I mean if you had thoughts about where we would be by now, of what that women’s movement
that you helped to begin would bring us, how is the current moment shaping up? I was sure
we’d have socialism at the least. Even now, I’m wondering what they’re waiting for. I
thought we’d have more distribution, certainly of goods. I never thought the rich would get
richer and the poor poorer. That’s not what we were studying for. I thought the country,
because women’s studies is so democratic, so Egalitarian, it’s sort of taught in a circle.
You don’t see yourself as the final source. You evoke from the people around you. I thought
that’s what our country would be like. So I have to draw a great breath and get out
there and work again I can see. Does this seem like an exciting moment to you? A little
scary. I just don’t know how many years I have left to work. Can I just tell people,
would you like to share a vague idea how old you are? Because it’s kind of startling. I
was born in 1927 so I’ll be, I think, 82. Am I wrong in my math? More questions from
the audience, comments. And then I want to hear from, I think we want to talk a little
bit about what each of us think we’re going to do in this moment. I mean, are you really
going to leave this moment up to Larry Summers? Who are the people that you think are leading
the charge with new ideas? Where are the ideas coming from do you think? And have all these
generations of women’s studies graduates integrated themselves into this picture? I think they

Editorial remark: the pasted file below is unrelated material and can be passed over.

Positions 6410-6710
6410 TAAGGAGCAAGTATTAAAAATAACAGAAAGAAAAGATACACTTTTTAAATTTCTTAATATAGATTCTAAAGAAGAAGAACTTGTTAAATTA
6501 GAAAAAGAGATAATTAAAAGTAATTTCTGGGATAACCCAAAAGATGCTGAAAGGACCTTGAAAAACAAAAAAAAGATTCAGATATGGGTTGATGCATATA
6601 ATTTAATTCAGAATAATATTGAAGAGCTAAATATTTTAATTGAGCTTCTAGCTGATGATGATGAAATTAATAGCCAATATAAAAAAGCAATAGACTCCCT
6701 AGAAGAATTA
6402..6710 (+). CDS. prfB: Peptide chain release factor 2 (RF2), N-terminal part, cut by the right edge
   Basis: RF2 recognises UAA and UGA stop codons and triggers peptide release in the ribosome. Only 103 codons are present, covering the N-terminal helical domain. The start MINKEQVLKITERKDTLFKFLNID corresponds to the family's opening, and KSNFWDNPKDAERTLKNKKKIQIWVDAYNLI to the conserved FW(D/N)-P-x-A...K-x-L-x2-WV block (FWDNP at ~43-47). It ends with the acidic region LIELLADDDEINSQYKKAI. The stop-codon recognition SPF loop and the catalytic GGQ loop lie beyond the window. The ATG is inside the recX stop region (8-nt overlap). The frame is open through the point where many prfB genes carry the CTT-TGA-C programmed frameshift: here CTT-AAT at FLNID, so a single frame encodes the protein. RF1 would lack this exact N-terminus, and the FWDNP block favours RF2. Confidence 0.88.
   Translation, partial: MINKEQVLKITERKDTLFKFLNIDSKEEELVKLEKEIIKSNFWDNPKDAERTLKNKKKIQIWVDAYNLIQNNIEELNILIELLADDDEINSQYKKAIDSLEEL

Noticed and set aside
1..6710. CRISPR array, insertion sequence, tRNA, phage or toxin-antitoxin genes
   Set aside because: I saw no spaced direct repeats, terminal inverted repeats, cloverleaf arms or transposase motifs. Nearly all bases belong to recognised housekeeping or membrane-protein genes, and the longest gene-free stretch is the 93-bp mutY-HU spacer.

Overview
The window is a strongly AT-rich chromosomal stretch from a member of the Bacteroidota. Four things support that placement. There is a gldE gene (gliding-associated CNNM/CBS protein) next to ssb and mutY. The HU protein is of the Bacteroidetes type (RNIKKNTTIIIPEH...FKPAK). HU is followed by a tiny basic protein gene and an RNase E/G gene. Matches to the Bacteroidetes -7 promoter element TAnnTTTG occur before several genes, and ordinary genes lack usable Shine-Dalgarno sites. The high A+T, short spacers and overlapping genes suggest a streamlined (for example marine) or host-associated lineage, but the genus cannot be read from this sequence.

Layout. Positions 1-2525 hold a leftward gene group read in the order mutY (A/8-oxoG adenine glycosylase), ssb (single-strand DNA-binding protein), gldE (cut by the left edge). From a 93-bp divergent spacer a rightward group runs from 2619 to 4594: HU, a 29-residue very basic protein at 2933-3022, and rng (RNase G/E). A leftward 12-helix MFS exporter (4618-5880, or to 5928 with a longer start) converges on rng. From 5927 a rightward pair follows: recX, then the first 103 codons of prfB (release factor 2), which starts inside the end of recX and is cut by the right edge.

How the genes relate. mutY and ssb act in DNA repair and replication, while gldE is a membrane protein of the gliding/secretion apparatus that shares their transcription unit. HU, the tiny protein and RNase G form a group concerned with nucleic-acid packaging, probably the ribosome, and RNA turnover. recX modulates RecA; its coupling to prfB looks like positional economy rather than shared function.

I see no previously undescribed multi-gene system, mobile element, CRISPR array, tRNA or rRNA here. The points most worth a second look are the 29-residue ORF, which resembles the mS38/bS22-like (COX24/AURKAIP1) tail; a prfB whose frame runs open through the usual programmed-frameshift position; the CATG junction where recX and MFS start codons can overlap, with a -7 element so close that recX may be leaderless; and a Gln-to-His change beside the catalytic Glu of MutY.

have in some ways. And more perhaps into the Obama administration than any other administration
we’ve ever seen. But we know that good stuff comes out of the melding of political ideas,
ideas from politicians, cultural ideas, ideas from artists and also the ideas of activists.
People on the ground. That’s where I’m hoping we’ll hear from you about where you, what
we need to amplify. What we in the media need to amplify. The conversations we need to have.
Yes please. I’m Catherine Williams. I’m from North Carolina, living sometimes in New York.
And it was a few years after you Ester but I started the first psychology woman program
at Wake Forest University but they would only let me teach in the summertime when it first
started. And subsequently there’s been women’s studies programs. It’s really been quite popular
and I see some young women had the advantage of being able to participate in such a program.
We also started NOW in North Carolina. And let me tell you it wasn’t a welcomed organization
at the time it started so it’s really been exciting. For me those were some of the most
exciting years in the 60s and early 70s that I can remember in my lifetime. But I do think
there’s some new things emerging and when you mention, Laura, about the economy. There’s
a number of economists, and Hazel Henderson, a woman in her 80s who’s in Florida, who’s
one of the economists that I’ve listened to for years. And I think that we need to find
a way to redefine what wealth is in our country. Good. Yes. There’s several movements going
on in various locations and one really fine economist, male economist, from Alberta Canada
named Mark Anielski, has written a book called “The Economy of Happiness.” What his premise